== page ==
Rabbi’s Corner

Roots in heaven: the upside down tree

Rabbi Israel Becker

Shema Yisroel, Listen Israel!” are the first words uttered by the Kohane, or Jewish priest, in his inspirational speech to the soldiers of Israel before going into battle (Deuteronomy 20:2-3). The purpose of these words was to capture each soldier’s attention.

The great medieval French Torah commentator, Rashi (Rabbi Shlomo Yitzchaki, 1040-1105), explains that with these opening words, the Kohane was generating a message, “Don’t be afraid, G-d will be with you. Even if the only mitzvah that you observe is saying the Shema, you are worthy of G-d’s protection.” One might ask, if the Kohane’s role is to reduce the insecurity of the soldier, how is this accomplished? After all, there are 613 commandments the Jew is obligated to perform. This soldier examines his merit list and realizes he is messing up 612 of the 613. The Kohane says to him, “It is OK, don’t worry. You’re doing great; one out of 613 is just fine.” Why doesn’t the soldier look at the Kohane with disbelief? How can he proceed into battle with confidence when his mitzvah observance score is .16 percent (1/613)?

The answer to this question touches the very core of Judaism. In Deuteronomy 20:19, it is taught that we are forbidden to cut down a fruit tree. “For from it you will eat and do not cut it down, for man is the tree of the field.” What does this verse mean? The Maharal of Prague (Rabbi Yehuda Loewe, 1526-1609) explains that there is a magnificent connection between man and a tree. He writes that man is indeed like a tree. His body is like the tree trunk and his limbs are like the branches. But, he is an “upside down tree.” The tree has its roots in the ground while man has his roots in heaven. The tree’s nourishment comes from the earth; man’s nourishment comes from his neshama, his G-d given soul. Just as the “earth tree” produces fruit, so too does the “man tree” produce fruit: the mitzvot. Each mitzvah is considered another fruit on the “man tree.” The Talmud uses this metaphor in reference to mitzvot, saying, “These are the precepts whose fruits a person enjoys in this world.” Sometimes one can look at a fruit tree and see no sign of productivity and wonder if this tree is really alive. But then, if one looks at it again and finds even one lone fruit, he would know that this tree is vibrant, and that there is indeed hope for more fruit to come. That’s why the Kohane can rightfully inspire even the soldier who is in the .16 percentile. He is telling him, “You’re OK with G-d because you have shown G-d that you can grow.”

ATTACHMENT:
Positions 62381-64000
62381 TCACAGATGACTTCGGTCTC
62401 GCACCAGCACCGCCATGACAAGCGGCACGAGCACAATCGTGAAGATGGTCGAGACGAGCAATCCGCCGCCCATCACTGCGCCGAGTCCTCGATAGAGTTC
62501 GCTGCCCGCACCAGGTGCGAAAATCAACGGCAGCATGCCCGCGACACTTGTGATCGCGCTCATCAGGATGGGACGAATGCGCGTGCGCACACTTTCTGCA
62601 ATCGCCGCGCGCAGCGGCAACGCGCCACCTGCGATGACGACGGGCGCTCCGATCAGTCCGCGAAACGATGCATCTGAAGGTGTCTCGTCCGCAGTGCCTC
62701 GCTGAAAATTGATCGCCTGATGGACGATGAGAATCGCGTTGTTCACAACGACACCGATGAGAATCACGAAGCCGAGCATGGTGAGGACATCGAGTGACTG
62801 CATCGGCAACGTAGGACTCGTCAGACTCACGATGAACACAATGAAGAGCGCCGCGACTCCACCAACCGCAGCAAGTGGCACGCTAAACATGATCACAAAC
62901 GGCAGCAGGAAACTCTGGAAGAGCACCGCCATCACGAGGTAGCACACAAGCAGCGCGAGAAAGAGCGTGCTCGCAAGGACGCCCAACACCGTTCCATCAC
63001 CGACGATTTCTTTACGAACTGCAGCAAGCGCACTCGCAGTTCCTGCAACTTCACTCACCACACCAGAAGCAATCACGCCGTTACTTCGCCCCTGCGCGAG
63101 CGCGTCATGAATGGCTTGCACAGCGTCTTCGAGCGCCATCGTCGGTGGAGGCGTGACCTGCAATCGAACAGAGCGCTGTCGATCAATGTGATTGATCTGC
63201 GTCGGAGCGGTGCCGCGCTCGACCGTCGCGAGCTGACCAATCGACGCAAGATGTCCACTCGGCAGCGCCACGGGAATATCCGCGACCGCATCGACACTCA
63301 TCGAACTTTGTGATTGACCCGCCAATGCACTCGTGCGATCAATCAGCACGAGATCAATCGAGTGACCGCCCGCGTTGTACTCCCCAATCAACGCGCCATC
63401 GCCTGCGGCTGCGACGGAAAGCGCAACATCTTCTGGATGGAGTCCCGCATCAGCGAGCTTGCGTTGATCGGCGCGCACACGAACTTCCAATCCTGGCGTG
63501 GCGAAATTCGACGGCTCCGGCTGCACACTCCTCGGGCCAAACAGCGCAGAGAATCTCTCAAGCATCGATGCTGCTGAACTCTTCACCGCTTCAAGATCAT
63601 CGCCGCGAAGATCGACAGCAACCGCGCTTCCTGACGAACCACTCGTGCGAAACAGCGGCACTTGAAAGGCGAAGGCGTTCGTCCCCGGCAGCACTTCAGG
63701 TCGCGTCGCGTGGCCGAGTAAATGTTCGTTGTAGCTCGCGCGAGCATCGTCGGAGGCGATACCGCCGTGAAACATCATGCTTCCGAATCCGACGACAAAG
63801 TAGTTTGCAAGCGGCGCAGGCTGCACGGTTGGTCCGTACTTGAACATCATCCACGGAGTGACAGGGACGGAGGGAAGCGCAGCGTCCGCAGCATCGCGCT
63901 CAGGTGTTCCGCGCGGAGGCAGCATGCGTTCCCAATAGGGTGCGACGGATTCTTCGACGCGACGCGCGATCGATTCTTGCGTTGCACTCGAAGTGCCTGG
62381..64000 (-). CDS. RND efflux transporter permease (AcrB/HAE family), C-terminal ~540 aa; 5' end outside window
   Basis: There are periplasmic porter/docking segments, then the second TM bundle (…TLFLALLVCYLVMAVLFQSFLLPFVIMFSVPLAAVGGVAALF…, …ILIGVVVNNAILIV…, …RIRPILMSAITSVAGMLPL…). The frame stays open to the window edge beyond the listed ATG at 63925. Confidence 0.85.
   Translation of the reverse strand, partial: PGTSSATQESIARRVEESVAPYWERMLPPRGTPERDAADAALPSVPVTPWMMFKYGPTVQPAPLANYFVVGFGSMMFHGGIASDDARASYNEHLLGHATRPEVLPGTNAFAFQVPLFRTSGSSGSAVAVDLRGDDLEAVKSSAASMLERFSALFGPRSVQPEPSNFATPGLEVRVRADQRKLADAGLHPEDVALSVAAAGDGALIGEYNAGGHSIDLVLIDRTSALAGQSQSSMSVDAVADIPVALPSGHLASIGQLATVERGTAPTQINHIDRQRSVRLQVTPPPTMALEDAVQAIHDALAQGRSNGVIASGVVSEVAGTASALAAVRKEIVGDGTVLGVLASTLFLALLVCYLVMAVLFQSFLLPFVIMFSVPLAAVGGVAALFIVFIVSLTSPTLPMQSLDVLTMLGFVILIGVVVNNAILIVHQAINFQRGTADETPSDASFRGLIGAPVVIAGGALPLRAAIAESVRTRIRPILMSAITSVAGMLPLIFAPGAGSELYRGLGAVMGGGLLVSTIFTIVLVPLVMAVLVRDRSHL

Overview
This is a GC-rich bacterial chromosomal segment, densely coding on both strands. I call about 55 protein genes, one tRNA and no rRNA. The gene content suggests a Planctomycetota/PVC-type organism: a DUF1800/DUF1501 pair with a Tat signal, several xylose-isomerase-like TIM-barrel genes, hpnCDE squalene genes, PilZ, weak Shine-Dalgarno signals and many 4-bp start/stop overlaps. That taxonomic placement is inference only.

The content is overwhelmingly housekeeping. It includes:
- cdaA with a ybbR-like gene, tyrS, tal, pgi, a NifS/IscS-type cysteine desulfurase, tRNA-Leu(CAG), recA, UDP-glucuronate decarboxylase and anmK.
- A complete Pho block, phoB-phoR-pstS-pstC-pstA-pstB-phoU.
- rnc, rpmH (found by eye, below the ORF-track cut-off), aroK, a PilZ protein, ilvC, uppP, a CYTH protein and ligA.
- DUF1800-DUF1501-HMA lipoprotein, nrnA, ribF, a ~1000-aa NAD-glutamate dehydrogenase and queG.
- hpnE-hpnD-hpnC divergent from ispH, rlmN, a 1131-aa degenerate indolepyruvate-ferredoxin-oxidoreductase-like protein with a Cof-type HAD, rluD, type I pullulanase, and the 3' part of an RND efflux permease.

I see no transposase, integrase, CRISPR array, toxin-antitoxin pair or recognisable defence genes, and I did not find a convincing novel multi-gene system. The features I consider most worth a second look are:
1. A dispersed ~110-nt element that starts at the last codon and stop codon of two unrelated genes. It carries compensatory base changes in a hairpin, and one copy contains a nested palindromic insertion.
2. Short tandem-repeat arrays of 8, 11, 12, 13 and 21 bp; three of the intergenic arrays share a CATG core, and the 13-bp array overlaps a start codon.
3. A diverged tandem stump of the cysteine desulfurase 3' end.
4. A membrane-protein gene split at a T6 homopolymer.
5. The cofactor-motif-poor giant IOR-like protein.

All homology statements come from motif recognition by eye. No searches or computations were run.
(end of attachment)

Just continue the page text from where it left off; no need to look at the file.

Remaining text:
The Maharal teaches that just as fruit is the sign of productivity for the “earth tree” so are mitzvot the sign of productivity for the “man tree.” G-d looks at the “man tree” lovingly and when he sees one fruit he knows that there is more to come. Let us enjoy a fruitful High Holiday season as we add more mitzvah fruit to our own tree, one by one.